Chicago Building Wins US Building of the Year — Again
1. February 2021
Photo: JGMA/ Focal Point
For the second year in a row, a building on Chicago's South Side has received the most votes in our Building of the Year poll on American-Architects.com. In 2019 it was an academic building at Illinois Tech. For 2020 it's the dynamic orange building that Juan Moreno's firm, JGMA, designed for Esperanza Health Centers in the Brighton Park neighborhood.
Is it a coincidence that, in the midst of the coronavirus pandemic, a clinic bringing health services to an underserved community won the 2020 US Building of the Year? Perhaps, but the building JGMA designed for Esperanza Health Centers goes well beyond providing new facilities for the nonprofit. The building covered in metal panels gives Esperanza a significant identity in the neighborhood, and it is a source of pride for area residents. Working in partnership with another nonprofit, Mujeres Latinas en Acción (MLEA), the 26,000-square-foot (2,415 m2) Esperanza Wellness Campus provides spaces for primary care and wellness services, cooking classes, and educational activities, as well as an on-site pharmacy.
The orange color palette extends into the lobby, which is accessed from the corner (top photo) or via the parking lot on the other side of the building. (Photo: JGMA/ Focal Point)
The building, located at 4700 South California Avenue, opened in May 2019. By the end of the year, more than 10,000 patients had crossed the threshold into the new building, well beyond the expectations of Esperanza, which also operates a few storefront clinics. Speaking with Juan Moreno by phone about the US Building of the Year, he recounted how Esperanza got "an unheard of number of requests from trained medical professionals, many living in the area, who wanted to work there." No doubt the bright building with its angular lines and prismatic cladding aided in spurring these requests.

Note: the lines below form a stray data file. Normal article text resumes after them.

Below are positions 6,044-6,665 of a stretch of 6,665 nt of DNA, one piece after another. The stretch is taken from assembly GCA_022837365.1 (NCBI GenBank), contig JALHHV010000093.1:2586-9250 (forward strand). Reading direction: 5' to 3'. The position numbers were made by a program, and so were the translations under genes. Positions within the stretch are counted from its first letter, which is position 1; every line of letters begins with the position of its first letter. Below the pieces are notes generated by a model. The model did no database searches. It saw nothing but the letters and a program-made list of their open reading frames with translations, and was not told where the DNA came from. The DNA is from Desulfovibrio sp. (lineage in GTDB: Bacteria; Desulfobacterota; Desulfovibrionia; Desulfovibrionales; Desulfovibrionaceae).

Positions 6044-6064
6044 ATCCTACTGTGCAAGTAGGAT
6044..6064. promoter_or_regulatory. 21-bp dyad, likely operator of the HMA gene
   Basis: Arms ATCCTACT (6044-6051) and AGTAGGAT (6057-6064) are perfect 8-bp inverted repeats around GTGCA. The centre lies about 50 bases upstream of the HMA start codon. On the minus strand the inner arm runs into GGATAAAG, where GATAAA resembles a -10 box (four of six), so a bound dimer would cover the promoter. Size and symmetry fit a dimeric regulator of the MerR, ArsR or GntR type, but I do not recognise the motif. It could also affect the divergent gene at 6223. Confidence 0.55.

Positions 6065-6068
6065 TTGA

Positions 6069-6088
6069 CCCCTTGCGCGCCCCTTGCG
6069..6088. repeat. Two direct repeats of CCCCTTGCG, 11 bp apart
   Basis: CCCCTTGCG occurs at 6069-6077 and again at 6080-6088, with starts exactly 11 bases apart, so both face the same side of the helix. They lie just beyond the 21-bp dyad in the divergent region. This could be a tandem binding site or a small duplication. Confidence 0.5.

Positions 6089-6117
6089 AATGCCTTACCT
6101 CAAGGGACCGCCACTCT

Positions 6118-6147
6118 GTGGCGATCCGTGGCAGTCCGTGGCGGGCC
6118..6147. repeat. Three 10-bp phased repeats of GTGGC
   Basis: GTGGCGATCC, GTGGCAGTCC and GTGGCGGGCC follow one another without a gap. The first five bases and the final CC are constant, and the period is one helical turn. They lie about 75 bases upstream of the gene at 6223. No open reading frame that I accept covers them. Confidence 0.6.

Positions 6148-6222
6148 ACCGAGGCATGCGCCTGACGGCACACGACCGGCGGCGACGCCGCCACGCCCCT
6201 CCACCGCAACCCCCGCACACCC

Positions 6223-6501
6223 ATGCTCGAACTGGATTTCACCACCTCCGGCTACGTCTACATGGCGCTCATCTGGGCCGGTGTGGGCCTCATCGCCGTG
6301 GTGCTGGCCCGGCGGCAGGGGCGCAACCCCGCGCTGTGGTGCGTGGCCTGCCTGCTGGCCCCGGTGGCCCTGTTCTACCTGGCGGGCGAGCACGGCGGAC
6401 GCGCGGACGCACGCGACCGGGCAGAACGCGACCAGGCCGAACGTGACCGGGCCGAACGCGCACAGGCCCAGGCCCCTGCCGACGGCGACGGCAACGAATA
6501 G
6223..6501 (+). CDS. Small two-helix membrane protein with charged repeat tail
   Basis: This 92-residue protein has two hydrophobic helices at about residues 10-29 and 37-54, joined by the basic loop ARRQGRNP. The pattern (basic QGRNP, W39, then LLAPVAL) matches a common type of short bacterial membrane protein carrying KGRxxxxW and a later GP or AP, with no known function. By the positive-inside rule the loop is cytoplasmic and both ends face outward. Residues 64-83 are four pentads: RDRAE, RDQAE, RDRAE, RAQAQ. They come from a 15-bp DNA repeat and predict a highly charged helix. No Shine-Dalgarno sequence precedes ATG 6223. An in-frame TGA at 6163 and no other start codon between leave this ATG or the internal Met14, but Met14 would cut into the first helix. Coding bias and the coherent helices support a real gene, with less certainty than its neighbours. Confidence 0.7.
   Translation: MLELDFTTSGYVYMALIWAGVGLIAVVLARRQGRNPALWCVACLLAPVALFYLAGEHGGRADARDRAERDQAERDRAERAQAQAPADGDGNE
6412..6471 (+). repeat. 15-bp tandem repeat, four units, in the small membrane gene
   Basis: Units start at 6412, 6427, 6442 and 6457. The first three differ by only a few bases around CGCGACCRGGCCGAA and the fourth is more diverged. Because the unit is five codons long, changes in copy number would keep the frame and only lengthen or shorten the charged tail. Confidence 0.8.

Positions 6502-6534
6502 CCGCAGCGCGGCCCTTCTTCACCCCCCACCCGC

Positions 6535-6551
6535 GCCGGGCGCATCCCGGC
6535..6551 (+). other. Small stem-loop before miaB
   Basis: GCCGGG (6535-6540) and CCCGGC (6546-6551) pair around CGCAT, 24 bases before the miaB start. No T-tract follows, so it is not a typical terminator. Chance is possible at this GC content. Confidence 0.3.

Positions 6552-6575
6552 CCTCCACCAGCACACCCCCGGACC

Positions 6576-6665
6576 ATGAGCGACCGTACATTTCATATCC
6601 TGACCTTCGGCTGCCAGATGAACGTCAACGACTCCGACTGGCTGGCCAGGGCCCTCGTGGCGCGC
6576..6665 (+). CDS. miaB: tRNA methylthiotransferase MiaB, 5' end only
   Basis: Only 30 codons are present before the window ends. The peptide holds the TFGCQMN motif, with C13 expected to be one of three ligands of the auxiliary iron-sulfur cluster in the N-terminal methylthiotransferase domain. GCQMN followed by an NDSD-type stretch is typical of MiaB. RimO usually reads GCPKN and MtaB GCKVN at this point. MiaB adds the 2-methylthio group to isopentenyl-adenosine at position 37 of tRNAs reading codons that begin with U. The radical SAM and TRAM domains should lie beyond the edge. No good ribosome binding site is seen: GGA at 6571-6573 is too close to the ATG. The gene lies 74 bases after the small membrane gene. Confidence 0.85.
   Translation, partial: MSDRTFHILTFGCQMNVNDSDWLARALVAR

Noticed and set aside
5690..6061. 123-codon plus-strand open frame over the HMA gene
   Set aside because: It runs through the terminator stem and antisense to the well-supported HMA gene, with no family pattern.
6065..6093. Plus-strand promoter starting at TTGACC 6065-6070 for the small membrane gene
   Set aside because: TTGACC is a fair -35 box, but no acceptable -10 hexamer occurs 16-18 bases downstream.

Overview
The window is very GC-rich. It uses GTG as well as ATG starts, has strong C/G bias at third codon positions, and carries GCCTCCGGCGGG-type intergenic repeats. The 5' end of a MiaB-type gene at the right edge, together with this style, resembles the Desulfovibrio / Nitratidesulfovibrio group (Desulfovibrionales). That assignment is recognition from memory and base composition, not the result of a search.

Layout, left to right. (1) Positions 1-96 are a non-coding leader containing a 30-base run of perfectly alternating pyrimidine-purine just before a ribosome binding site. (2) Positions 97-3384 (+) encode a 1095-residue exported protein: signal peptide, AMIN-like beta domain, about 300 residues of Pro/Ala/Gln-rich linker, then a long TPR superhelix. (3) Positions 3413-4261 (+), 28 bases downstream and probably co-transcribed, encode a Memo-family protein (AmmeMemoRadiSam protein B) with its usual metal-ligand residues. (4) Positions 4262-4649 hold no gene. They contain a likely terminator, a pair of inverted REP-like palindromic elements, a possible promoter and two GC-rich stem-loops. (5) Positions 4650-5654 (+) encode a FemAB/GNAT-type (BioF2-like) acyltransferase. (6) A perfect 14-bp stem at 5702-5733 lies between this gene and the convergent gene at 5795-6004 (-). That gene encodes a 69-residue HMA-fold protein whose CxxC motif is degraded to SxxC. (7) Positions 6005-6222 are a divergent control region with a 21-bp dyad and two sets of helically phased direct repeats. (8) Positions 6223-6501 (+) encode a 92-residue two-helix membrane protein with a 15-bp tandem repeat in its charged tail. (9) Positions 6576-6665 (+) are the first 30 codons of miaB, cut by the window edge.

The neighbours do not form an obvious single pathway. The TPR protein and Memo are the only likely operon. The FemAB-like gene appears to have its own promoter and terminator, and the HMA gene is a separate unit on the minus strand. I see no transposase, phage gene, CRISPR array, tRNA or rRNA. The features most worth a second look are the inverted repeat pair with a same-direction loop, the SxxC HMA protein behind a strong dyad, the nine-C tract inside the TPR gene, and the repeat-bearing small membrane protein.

Color is used throughout the building to delineate different functions and gradients of public/private. (Drawing: JGMA)
Furthermore, as Moreno told me, the inclusion of a playground outside and community space inside led to situations where, respectively, "people feel good before they enter the facility" and people from the surrounding Latino community "are connecting in positive ways." Like everywhere, things changed last year with the pandemic and protests over racial violence. But the health center responded accordingly, becoming a testing facility for the coronavirus and bringing in artists to create BLM murals. And recently the building has become an important part of Esperanza's efforts to vaccinate its patients against COVID-19.
It's fitting that the 2020 US Building of the Year is a building that balances a strong architectural expression with an even stronger social mission.
The windows follow the angled panels on the facade and bring plenty of natural light inside, as in this waiting area that spans the width of the building. (Photo: JGMA/ Focal Point)
The Building of the Year poll on American-Architects.com was open during the month of January and asked visitors to the website to pick their favorite building from the 42 Buildings of the Week featured in 2020. The Esperanza Wellness Campus won with approximately 20% of the votes. The second and third place buildings, highlighted below, were not far behind, with 16% and 14% of the votes, respectively. Below them were a cluster of three projects that each pulled in around 7.5% of the votes.
Second Place: St. Pete Pier in St. Petersburg, Florida, by ROGERS PARTNERS Architects+Urban Designers. (Photo © 2020 Rich Montalbano / RiMO Photo, LLC)
Third Place: Global Flora in Wellesley, Massachusetts, by Kennedy & Violich Architecture. (Photo courtesy of KVA)
- 2019: Ed Kaplan Family Institute for Innovation and Tech Entrepreneurship by John Ronan Architects
- 2018: Thomas P. Murphy Design Studio Building by Arquitectonica
- 2017: Design Building at the University of Massachusetts Amherst by Leers Weinzapfel Associates
- 2016: Sharon Fieldhouse by design/buildLAB
- 2015: FKI Tower by Adrian Smith + Gordon Gill Architecture
- 2014: Lafayette College Arts Plaza by Spillman Farmer Architects and Henderson-Hopkins School by ROGERS PARTNERS Architects+Urban Designers
- 2013: Glen Oaks Branch Library by Marble Fairbanks
- 2012: Masonic Amphitheatre Project by design/buildLAB